amongst whom God is at work in John and Acts (Jn. 1:47 Ac. 2:22, 29; 3:12;
            5:35; 13:16; 21:28)
            -

            Jesus is presented explicitly as the prophet predicted by Moses (Deut.
            18:15-22) in John and Acts (Jn. 5:46; 6:14 Ac. 3:22; 7:37; 26:22-23)
            -

            Jesus refers to “my kingdom” only in John and Luke (Jn. 18:36 Lk. 22:30)
            -

            Jesus prays for his disciples, that they might not fail during the time
            of trial (Jn. 17:15 Lk. 22:31-32)

            5) Presentations of disciples in John are repeated in Luke-Acts:

            -

            The disciples question who would be the betrayer (Jn. 13:22-24 Lk. 22:23)
            -

            Satan enters Judas (Jn. 13:27 Lk. 22:3)
            -

            Only John and Luke mention a second Judas who is *not* Iscariot (Jn.
            14:22 Lk. 6:16; Ac. 1:13)
            -

            Mary Magdalene becomes a link between the ri?sen Lord and the Apostles
            (Jn. 20:18 Lk. 24:10)
            -

            Peter runs to the tomb after Mary’s report (Jn. 20:4 Lk. 24:12)
            -

            Peter arrives at the tomb and sees the linen cloths lying there (Jn. 20:5
            Lk. 24:12)
            -

            Peter is reported as having returned to his “home” (Jn. 20:10 Lk. 24:12)
            after seeing the empty tomb
            -

            The unbelief of Thomas in John 20:24-28 is alluded to as the unbelief of
            the apostles in Luke 24:11 following Mary’s report
            -

            Simon Peter is the primary disciple associated with the great catch of
            fish (Jn. 21:2-11 Lk. 5:3-8)
            -

            Philip is presented as one who evangelizes aliens, including Hellenists,
            Samaritans, and Ethiopians (Jn. 12:20-22 Ac. 8:5-40)

            6) Luke follows John’s order and presentation several times, *against*Mark:

            -

            Luke begins Jesus' ministry in ways reminiscent of John's rendering: the
            countryside of Galilee in the area around Nazareth (Jn. 1:43-2:11 Lk.
            4:14-16)
            -

            Only one sea-crossing is used in Luke rather than Mark’s two (Jn. 6:16-21
            Lk. 8:22-26)
            -

            Only one feeding is mentioned in Luke, and this is the feeding of the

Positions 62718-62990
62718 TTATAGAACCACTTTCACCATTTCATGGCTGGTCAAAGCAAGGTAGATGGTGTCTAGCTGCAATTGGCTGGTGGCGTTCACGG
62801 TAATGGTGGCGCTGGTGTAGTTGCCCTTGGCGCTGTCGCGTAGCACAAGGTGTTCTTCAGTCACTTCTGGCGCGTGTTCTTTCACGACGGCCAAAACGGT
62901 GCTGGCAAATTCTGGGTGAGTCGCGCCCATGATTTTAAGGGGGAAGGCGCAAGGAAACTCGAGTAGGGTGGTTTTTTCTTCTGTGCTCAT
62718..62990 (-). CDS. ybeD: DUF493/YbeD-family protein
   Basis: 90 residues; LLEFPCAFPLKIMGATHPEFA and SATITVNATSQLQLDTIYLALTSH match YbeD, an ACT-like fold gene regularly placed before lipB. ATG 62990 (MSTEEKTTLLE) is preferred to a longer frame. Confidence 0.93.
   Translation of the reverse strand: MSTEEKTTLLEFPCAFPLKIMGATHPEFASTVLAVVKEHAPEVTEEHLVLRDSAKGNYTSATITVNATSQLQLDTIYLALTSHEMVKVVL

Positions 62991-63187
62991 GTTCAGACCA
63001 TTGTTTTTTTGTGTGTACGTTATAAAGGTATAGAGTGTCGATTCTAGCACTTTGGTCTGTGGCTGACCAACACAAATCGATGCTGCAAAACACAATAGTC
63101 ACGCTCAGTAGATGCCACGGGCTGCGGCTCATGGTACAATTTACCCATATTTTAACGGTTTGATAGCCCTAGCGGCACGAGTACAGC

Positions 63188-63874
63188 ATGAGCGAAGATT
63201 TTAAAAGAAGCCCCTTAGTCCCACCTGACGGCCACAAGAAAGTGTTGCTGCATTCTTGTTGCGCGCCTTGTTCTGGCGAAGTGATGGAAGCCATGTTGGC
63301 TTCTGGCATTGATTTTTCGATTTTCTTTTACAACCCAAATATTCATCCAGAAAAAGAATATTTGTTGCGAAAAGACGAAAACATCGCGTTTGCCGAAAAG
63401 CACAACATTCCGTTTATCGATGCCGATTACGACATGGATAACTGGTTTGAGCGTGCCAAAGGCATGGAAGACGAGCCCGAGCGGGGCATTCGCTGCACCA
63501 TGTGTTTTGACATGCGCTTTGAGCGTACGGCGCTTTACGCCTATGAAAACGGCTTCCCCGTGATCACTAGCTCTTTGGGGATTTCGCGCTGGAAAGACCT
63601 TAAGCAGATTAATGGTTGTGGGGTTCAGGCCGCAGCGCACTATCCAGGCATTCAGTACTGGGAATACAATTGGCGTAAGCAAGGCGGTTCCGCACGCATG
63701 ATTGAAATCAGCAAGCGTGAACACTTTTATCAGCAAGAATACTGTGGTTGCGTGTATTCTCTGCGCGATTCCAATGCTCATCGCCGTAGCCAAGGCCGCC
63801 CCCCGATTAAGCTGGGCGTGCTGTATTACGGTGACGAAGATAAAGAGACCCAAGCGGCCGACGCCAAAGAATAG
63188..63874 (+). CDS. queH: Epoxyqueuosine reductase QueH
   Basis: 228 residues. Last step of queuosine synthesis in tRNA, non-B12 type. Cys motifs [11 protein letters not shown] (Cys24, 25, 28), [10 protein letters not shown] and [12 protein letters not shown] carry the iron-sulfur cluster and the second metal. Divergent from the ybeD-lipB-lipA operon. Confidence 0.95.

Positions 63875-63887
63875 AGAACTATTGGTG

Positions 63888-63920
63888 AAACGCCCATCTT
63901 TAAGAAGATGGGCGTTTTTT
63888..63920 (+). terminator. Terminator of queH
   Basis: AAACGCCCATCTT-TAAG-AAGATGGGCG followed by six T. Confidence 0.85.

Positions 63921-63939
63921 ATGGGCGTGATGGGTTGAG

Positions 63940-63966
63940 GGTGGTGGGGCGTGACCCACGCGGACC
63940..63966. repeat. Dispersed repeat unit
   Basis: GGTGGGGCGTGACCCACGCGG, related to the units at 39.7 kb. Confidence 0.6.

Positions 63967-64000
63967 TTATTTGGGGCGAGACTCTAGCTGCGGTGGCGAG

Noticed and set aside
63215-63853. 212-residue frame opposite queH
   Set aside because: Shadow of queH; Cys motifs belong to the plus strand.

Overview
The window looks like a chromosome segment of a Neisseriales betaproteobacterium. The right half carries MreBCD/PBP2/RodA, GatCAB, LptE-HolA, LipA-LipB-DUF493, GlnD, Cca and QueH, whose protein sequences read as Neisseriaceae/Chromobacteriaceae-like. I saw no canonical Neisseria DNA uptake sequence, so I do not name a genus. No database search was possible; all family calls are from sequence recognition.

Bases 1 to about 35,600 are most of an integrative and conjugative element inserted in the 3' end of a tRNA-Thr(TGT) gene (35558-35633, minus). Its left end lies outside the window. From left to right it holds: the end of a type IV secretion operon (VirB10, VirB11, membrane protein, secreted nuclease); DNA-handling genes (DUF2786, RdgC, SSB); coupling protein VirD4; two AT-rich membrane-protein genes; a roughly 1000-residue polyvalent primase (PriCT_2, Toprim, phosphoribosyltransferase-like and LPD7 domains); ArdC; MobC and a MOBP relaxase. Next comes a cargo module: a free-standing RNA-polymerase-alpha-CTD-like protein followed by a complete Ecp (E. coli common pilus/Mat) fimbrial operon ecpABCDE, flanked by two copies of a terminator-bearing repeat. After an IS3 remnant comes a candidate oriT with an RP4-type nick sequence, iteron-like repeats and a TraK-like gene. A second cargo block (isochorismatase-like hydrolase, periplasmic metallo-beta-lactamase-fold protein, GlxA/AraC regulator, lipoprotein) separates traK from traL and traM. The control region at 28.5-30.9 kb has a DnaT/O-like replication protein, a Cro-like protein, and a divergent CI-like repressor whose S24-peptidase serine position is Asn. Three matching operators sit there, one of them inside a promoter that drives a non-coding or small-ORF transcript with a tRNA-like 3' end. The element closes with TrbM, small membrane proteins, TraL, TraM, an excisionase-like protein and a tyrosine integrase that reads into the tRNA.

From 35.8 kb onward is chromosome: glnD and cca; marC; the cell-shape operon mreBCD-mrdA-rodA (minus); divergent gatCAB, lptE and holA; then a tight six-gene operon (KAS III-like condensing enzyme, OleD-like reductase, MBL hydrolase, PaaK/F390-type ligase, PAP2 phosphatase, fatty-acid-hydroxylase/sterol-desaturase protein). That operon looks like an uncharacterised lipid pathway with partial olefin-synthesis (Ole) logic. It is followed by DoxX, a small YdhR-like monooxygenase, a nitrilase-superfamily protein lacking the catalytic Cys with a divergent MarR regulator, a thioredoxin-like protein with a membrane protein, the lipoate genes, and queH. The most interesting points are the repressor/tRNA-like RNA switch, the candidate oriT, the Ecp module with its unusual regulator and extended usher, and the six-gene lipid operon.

5,000, as it is in John (Jn. 6:1-15 Lk. 9:10-17)
            -

            Luke relocates the confession of Peter after the feeding of the 5,000 as
            a contrast to its following the feeding of the 4,000 as it does in Mark (Jn
            6:68-69 Lk. 9:20)
            -

            Luke moves the servanthood discussion to the last supper, where it is in
            John (Jn. 13:1-17 Lk. 22:24-30)
            -

            Jesus extols and exemplifies the greatness of servant leadership at the *
            table* (Jn. 13:1-17 Lk. 12:37; 22:24-30)
            -

            Luke moves the prediction of Peter’s denial to the last supper (Jn. 13:38
            Lk. 22:34)
            -

            Jesus’ post-resurrection appearances begin in Jerusalem (Jn. 20:19-29 Lk.
            24:13-53.)

            7) At times Luke conflates John’s and Mark’s presentations together:

            -

            Peter’s confession is “the Christ of God” conflating “the Christ” with
            “the Holy One of God” (Mk. 8:29 & Jn. 6:69 Lk. 9:20)
            -

            Luke departs from Mark’s presentation of the anointing of Jesus’ head,
            and presents the event as the anointing of Jesus’ feet—an unlikely move to
            make without a traditional basis; John provides such a basis (Mk. 14:1-11 &
            Jn. 12:1-8 Lk. 7:36-50)

            8) Sometimes associative links (not strong contacts, but distinctive
            similarities nonetheless) appear between John and Luke-Acts:

            -

            “Levites” are mentioned only in John and Luke-Acts (Jn. 1:19 Lk. 10:32;
            Ac. 4:36)
            -

            The claim by Jerusalem leaders that Jesus or his disciples lack of formal
            education is mentioned in John and Acts (Jn. 7:15 Ac. 4:13)
            -

            “Siloam” is only mentioned in John and Luke (Jn. 9:7, 11 Lk. 13:4)
            -